Chief executive Ola Kallenius has already presided over 4 profit warnings since taking the reins at Daimler in May © Getty Images

How do you solve a problem like Daimler? The German luxury carmaker stalled on electric cars; fell prey to most every vehicle scandal going (deploying diesel emissions cheat devices and Takata’s exploding airbags); and was obliged to unstitch a disastrous merger. Newbie chief executive Ola Kallenius has already presided over four profit warnings since taking the reins in May and — as of Tuesday — a stonking 60 per cent-plus fall in profits and a shrunken dividend. That is a low base from which to rise.

Mr Kallenius’s answer is to scythe overheads. He aims to shave €1.4bn off the payroll by 2020, a move that will cost the group €2bn over the next two years. It will also cut materials expenses and streamline the product line-up. Capital expenditure as well as research and development budgets will get a trim. Management seeks a “significant” increase on last year’s €1.4bn of free cash flow. That is needed. Covering the €2.4bn dividend forecast implied by S&P Capital data will not be easy. Indeed, Daimler on its own numbers has not covered its payout in recent years. There may well be more regulatory and legal bills coming. Daimler had €5.5bn of these last year alone.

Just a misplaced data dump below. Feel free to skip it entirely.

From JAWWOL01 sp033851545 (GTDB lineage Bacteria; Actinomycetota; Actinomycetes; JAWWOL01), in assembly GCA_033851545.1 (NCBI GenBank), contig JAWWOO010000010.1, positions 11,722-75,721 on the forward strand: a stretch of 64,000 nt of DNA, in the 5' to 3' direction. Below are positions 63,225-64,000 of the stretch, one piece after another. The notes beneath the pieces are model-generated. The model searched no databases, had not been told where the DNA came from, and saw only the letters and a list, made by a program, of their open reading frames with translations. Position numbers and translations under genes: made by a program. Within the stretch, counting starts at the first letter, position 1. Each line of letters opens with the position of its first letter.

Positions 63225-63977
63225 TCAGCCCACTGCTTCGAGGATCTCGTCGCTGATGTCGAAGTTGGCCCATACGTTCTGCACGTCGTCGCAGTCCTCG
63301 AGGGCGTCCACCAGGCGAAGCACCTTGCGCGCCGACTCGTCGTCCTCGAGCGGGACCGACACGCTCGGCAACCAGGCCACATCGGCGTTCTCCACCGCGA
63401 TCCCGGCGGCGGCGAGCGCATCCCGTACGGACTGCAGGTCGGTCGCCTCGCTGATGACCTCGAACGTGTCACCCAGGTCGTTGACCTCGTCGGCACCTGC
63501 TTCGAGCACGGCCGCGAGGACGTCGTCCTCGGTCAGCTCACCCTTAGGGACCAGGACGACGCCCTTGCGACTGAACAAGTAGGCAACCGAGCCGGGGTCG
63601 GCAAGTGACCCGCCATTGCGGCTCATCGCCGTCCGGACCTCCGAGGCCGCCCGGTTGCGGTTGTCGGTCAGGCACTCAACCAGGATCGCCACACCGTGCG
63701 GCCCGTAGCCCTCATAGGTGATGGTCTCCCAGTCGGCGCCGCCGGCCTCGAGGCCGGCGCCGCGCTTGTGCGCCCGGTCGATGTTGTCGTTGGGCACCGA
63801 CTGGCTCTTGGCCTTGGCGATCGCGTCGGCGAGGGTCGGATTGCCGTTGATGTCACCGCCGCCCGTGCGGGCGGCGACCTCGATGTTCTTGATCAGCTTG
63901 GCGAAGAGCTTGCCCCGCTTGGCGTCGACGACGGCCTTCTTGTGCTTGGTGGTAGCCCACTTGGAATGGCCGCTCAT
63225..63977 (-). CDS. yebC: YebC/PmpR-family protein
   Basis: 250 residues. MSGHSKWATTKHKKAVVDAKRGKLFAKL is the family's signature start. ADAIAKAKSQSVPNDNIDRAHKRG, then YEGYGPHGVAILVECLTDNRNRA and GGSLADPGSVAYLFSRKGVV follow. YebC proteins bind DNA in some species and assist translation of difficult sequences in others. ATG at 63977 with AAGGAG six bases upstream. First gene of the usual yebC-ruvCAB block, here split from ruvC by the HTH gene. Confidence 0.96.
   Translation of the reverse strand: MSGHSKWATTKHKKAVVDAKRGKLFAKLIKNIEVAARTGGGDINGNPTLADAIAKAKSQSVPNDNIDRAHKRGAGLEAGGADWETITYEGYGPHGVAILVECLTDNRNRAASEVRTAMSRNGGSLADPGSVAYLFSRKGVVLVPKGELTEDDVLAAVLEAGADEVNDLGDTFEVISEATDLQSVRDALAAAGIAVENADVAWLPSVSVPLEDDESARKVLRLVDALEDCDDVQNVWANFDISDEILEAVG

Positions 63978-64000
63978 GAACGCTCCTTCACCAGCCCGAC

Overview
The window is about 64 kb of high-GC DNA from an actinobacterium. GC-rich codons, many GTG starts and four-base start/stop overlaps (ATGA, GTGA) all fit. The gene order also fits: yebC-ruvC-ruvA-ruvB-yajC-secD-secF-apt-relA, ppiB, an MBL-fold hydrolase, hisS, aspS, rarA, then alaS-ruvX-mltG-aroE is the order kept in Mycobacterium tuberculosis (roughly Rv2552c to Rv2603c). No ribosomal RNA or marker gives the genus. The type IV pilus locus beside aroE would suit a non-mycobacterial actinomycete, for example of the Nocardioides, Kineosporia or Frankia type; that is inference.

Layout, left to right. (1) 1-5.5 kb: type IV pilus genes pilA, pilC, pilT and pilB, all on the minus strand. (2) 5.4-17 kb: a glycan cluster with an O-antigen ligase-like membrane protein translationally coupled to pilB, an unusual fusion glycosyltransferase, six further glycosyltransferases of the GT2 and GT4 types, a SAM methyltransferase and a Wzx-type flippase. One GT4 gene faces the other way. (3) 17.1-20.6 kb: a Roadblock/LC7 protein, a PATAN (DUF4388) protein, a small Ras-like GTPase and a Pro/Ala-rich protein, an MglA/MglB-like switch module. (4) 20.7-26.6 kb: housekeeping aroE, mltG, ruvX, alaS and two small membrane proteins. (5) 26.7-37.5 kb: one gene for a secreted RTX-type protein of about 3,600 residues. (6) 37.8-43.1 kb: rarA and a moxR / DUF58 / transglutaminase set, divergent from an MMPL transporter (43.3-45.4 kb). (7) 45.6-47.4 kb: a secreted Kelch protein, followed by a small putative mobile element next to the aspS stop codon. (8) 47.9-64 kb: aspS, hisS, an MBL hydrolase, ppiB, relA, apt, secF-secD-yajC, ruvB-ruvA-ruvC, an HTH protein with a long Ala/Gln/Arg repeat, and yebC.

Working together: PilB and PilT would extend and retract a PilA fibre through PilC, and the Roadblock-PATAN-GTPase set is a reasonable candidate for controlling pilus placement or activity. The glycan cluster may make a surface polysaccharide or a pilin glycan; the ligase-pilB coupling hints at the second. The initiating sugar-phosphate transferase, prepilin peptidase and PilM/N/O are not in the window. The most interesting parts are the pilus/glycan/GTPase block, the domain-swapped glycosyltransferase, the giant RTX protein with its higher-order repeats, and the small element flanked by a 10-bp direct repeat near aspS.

The group also anticipates small decreases in sales this year. No surprise there. China, the world’s biggest car market, was already falling off a cliff even before the coronavirus shuttered production at factories and part makers. Vehicle sales fell 8.2 per cent to 25.8m vehicles in 2019. Last year Daimler sold more Mercedes-Benz in greater China — nearly 700,000 — than in its two next-biggest markets, Germany and the US, combined.

Chart showing Daimler’s operating profits are collapsing

Daimler’s problem, as with certain European banks, is that it has company-specific woes superimposed on industry-wide ones. Resolving all its issues is as tough as tackling the frolicsome, singing nun from The Sound of Music. Daimler will bring back Dieter Zetsche, Mr Kallenius’s handlebar-moustached and highly paid predecessor, as chairman of the supervisory board next year. This man, who presided over many of Daimler’s stumbles, will not be welcomed by investors.

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